We’re all familiar with the adage that family and business don’t mix. Some of the world’s largest corporations, however, started as a family business or have incorporated their family into the business – think Facebook, Samsung and Volkswagen. We set out three key legal issues you should consider before starting your business.
1. Business Structure
Firstly, what type of business structure will you operate from – a sole trader, partnership, trust or company?
Directionary trusts are relatively common structures for a family business. A discretionary trust allows the trustee to exercise their discretion in distributing the business’ income to beneficiaries. Such a structure is particularly useful if you plan to have children as beneficiaries so they can receive a portion of the business’ revenue. Discretionary trusts minimise taxes by distributing income on lower marginal rates. Further, the trustee can distribute different types of income to the various beneficiaries, lowering the overall amount of tax paid.
A company is also a typical structure, in particular for those who wish to expand their family businesses. It is important to consider your personal liability when deciding on a business structure. For example, unlike a company which is a separate legal entity, partners in a partnership are personally liable to one another for the business’ debts.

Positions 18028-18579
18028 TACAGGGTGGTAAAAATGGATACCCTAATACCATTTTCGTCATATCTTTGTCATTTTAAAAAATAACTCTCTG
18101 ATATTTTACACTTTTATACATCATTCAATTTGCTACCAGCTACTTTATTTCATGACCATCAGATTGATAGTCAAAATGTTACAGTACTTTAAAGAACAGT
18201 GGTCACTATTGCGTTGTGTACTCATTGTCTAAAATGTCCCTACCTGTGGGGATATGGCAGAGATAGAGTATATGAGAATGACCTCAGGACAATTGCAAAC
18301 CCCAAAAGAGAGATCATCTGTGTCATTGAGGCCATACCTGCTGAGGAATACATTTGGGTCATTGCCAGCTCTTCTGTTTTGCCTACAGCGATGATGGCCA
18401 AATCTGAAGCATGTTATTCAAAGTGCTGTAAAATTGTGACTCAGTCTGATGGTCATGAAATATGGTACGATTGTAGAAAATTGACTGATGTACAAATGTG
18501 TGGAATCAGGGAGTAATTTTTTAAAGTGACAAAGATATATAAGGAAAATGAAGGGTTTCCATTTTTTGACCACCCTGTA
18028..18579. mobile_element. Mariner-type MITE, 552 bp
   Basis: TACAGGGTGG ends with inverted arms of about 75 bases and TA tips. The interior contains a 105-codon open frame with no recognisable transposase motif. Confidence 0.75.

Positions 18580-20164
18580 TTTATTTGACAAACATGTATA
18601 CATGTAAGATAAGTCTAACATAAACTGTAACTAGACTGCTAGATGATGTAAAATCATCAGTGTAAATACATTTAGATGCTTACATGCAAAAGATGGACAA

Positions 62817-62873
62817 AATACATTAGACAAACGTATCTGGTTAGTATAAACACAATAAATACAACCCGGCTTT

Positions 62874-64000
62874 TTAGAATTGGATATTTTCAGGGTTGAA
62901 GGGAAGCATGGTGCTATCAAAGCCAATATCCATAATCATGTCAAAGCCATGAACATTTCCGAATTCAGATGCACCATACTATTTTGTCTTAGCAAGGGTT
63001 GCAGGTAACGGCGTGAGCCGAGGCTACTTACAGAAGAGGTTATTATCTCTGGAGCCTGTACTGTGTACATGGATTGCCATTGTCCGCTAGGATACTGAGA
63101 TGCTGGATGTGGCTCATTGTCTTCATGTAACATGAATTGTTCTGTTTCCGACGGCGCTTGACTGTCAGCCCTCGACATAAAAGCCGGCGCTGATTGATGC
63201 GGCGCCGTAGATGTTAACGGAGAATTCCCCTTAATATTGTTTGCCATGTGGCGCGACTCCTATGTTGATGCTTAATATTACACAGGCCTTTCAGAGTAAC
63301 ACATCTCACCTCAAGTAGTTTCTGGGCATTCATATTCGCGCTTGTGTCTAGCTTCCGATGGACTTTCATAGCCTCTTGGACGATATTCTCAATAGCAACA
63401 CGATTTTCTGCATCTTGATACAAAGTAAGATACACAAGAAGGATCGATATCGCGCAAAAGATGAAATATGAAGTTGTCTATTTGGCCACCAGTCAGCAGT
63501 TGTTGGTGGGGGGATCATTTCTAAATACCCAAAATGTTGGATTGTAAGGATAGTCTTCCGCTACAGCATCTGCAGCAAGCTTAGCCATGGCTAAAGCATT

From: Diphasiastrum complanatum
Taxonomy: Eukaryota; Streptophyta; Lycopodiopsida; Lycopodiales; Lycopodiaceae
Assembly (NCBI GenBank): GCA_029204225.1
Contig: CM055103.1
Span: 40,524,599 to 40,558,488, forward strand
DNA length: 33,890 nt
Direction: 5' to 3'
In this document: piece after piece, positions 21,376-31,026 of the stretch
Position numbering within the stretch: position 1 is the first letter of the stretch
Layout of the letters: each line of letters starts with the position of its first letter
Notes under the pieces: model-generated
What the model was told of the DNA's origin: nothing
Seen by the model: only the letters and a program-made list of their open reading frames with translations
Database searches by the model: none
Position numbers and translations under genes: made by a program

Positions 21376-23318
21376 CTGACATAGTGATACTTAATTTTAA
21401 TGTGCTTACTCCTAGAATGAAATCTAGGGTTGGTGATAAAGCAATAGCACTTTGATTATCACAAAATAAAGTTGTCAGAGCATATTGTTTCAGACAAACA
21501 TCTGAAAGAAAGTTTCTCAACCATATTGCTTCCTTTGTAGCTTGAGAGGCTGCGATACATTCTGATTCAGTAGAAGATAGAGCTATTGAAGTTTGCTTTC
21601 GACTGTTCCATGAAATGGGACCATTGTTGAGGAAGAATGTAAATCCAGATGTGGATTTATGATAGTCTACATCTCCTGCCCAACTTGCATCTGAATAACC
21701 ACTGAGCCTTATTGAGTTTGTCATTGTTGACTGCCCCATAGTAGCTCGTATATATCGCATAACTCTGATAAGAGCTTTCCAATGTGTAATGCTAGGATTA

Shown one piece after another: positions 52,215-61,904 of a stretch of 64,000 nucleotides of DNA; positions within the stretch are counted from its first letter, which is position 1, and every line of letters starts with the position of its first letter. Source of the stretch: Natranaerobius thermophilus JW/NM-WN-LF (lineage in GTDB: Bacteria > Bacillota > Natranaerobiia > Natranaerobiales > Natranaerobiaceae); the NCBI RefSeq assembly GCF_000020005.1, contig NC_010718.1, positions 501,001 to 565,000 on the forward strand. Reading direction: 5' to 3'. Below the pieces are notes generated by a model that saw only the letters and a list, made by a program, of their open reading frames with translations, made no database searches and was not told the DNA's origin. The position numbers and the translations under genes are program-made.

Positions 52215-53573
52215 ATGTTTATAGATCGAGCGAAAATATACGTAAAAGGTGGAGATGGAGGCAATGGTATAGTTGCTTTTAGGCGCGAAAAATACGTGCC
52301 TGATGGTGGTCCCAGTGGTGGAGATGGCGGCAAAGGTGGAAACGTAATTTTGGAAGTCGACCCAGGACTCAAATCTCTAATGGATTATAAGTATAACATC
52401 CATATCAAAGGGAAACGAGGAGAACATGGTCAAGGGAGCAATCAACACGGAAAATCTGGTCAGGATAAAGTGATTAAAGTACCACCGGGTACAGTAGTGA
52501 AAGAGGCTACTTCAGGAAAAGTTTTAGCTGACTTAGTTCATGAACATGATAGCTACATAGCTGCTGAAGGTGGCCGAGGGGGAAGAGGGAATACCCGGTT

One of biggest challenges family businesses can face is hiring family members to work in the business. Good family businesses should have well-drafted employment policies that set out clearly from the beginning the business’ priorities and clearly define the employer-employee relationship. If you are seen to favour a family employee after they have done something wrong, this may start to foster a culture of nepotism that can cause other employees to become resentful. It is sensible if family members have outside work experience at another company before returning to work at the family business.
It is also a good idea for a family business to take on independent employees, directors or advisors to add a degree of professionalism and help ensure business and personal affairs stay separate.
3. Create a Family Code of Conduct
Employees receive employee handbooks and companies may have a company constitution. As such, it can be valuable for your family business to develop a ‘Code of Conduct’. Such a document should guide the overlap between family and business and most importantly include procedures and resolution mechanisms in the event of a potential dispute. Furthermore, the Code should be comprehensive enough to take into account future generations.
Your business’ success will heavily depend on separating family and business relationships. Think about which business structure best suits your circumstances and goals for growth. Ensure that all family members have read and signed an employee agreement and where appropriate, implement a Code of Conduct. If you need help setting up your family business, or have any questions about the documents you need to get started, get in touch with our team of experienced business lawyers on 1300 544 755.